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What Is Job Abandonment?

What Is Job Abandonment?

What Is Job Abandonment?

Job abandonment is usually pretty easy to identify: someone abandons their job when they no-call and no-show repeatedly.

Job abandonment isn’t when someone misses a few days and then calls their boss with a reasonable, evidence-supported explanation. Someone who abandons their job doesn’t call to explain they’re quitting. It’s true ghosting, or ceasing all communication without explanation or recourse. 

Ghosting is real in the workplace, and more common than you think. While it affects some industries more than others (I’m looking at you, service industry), businesses in every sector have experienced it.  

However, it’s important to note that some instances of job abandonment are not the fault of the employee. Remain cautious if you suspect an employee of job abandonment. Be sure to evaluate the employee’s record of attendance, which you should be able to do easily if you have a time and attendance system. Also, review the employee’s one-to-one or performance notes, if you have them, so you can see if the employee was a flight risk before their disappearance.  

Once you have the necessary information, wait a predetermined amount of time to declare the role abandoned. If the employee is sick or otherwise indisposed, you don’t want to terminate them due to job abandonment after only two days and then have them show up a week later, fresh from the hospital, anxious for their livelihood.


Why Do People Abandon Their Jobs?

People have varied reasons for abandoning their jobs. Here are some reasons you may hear often: 

  • “It wasn’t what I expected.” 
  • “It was too hard.” 
  • “I found something better.”  
  • “I hated working there.”
  • “I didn’t know how to quit, so I just stopped going in.” 


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What Should Employers Do When An Employee Abandons Their Job?

So if an employee stops showing up and stops responding to attempted contact, you should officially terminate and offboard them.  

Termination will wipe the slate clean so you can begin the process of hiring and training someone new who hasn’t damaged their reputation within your organization. It could cost employers time and money to chase after employees who clearly don’t value their place within the organization.  

However, there are exceptions to the terminate now, ask questions later! route.  

If someone stops showing up and doesn’t respond to any attempts at contact, then managers should bring it to your attention so you can take action. Try calling emergency numbers or checking social media if applicable, and decide based on the particular factors of your situation if termination is the next step.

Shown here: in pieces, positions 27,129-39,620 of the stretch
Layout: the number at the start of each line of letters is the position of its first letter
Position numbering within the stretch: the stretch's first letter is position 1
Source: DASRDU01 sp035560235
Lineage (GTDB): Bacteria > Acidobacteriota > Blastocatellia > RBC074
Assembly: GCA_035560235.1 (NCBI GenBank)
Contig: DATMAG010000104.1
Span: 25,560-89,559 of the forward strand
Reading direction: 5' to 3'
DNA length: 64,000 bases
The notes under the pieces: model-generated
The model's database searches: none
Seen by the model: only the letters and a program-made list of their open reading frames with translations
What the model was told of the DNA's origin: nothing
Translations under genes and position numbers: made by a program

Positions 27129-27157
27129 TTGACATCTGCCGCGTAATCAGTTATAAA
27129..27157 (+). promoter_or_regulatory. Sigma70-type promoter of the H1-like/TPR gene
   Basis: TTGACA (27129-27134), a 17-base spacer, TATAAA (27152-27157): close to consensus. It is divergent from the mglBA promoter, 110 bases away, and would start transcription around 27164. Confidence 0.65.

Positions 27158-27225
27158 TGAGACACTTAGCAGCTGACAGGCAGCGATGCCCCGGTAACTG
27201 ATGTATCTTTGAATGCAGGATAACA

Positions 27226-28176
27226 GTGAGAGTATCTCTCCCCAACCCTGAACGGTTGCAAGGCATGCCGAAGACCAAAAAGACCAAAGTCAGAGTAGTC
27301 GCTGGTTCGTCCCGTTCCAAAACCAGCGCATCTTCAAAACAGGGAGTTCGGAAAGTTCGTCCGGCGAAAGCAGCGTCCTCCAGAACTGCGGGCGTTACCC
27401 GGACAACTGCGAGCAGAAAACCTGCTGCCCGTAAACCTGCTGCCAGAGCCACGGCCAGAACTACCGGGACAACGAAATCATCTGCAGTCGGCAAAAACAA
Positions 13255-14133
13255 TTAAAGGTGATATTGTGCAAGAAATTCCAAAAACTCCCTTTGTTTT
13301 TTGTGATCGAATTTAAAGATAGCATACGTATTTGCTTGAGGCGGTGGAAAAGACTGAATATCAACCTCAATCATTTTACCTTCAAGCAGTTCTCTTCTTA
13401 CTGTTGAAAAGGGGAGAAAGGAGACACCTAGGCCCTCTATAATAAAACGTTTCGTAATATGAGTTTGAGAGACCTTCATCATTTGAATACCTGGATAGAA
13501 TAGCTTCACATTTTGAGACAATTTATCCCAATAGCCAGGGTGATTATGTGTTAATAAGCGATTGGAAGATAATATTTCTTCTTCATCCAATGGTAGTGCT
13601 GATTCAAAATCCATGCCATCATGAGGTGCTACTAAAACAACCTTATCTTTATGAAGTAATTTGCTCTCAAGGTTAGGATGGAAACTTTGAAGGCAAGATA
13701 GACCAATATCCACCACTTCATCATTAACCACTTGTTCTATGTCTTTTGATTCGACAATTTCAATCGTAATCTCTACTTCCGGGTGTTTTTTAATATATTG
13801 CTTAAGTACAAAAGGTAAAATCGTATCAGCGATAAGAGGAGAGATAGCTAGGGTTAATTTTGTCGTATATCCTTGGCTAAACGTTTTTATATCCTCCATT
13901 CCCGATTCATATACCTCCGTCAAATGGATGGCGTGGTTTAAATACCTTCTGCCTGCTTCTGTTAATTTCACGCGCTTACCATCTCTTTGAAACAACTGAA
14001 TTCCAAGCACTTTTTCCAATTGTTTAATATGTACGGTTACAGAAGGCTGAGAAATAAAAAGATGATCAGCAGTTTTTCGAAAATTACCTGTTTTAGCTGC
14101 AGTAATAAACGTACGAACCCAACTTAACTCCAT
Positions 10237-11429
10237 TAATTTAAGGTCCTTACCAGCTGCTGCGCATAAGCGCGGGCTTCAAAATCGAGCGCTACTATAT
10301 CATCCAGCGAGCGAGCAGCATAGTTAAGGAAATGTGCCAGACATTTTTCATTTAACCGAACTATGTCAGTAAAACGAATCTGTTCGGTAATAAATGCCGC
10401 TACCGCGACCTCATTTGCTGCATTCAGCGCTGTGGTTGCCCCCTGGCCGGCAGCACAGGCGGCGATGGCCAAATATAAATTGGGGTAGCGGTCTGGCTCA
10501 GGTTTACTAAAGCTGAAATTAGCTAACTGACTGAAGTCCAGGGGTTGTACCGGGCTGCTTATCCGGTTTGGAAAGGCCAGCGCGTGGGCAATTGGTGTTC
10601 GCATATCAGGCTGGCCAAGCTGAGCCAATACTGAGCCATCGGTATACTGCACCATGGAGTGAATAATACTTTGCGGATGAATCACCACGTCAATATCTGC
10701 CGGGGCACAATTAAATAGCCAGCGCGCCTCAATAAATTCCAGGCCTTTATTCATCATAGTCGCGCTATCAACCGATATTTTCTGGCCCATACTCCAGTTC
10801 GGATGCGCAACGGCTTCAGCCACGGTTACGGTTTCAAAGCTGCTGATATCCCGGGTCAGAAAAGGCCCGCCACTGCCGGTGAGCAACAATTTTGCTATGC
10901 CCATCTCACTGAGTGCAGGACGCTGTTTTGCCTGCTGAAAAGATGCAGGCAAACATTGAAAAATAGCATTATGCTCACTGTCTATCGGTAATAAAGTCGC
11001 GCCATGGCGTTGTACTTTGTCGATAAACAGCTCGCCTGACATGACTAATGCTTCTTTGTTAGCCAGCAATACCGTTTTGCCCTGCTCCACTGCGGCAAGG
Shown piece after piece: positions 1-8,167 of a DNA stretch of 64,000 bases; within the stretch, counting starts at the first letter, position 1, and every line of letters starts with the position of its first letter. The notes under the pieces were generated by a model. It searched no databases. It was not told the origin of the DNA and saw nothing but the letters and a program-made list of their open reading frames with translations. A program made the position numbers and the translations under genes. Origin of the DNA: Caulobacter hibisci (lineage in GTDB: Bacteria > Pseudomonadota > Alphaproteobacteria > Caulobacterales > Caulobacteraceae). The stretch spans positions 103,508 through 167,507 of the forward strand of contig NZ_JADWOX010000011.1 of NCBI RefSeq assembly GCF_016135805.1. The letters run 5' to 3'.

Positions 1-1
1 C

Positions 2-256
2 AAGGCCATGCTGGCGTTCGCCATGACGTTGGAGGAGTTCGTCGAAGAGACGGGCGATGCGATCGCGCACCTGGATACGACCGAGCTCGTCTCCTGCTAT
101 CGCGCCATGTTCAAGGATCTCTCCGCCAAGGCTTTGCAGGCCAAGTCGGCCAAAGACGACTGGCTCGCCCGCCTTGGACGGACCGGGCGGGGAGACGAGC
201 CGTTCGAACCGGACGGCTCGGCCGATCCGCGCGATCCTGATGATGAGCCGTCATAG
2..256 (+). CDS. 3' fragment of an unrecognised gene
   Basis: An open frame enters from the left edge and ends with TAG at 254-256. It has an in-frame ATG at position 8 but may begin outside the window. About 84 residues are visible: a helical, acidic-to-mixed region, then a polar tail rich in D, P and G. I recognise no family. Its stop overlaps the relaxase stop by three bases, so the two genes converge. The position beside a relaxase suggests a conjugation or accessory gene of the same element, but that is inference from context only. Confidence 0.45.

How to Prevent Job Abandonment

Preventing job abandonment may not be totally possible, but you can certainly leverage your HR position to mitigate the factors that lead to job abandonment. 

Here are some steps you can take to reduce the likelihood of job abandonment at your organization:  

  1. Use a Culture Guide to outline the expectations of attendance.  
  2. Ensure you don’t mistake a more serious situation for job abandonment. Create a policy inviting employees to provide their employer with emergency contact information. If you must resort to contacting the emergency number on file, you can determine if the cause of absence is job abandonment or is due to injury, illness, or another justifiable reason. 
  3. Identify the most frequent reasons for job abandonment. Former employees may not reach out to share their reasons for leaving, but you can ask their team for insight to try and establish a pattern. If people often disappear after working a specific shift, then you can investigate what’s so bad about that particular shift that drives employees away. 
  4. Make expectations clear in the interview process that job abandonment is not tolerated. If you witness this often, then an impactful reminder before extending an offer may drive home how serious you are about only recruiting reliable people.  
  5. Have regular meetings with managers and ask about their direct reports. Review meeting notes between managers and direct reports to see if certain people are gearing up to leave. If someone is often absent unreasonably, it may raise red flags that they are more likely to abandon their job. 
  6. Check-in with new hires often during their onboarding process. A weak onboarding process is the cause of many cases of job abandonment, which might indicate it’s time for you to get involved and fix the underlying cause of job abandonment-related turnover.  

There are other ways to prevent job abandonment, and many of them lie within the realm of performance management. You can take our free course on the topic to get an edge over this issue. 


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Additional Resources

You can stay informed, educated, and up to date with important HR topics using BerniePortal’s comprehensive resources:

  • BernieU—free online HR courses, approved for SHRM and HRCI recertification credit
  • BerniePortal Blog—a one-stop shop for HR industry news
  • HR Glossary—featuring the most common HR terms, acronyms, and compliance
  • Resource Library—essential guides covering a comprehensive list of HR topics
  • HR Party of One—our popular YouTube series and podcast, covering emerging HR trends and enduring HR topics 

Till asked, "How do you remind people to use PTO? Or avoid them using it all at  the same time?" See if you can help her out!

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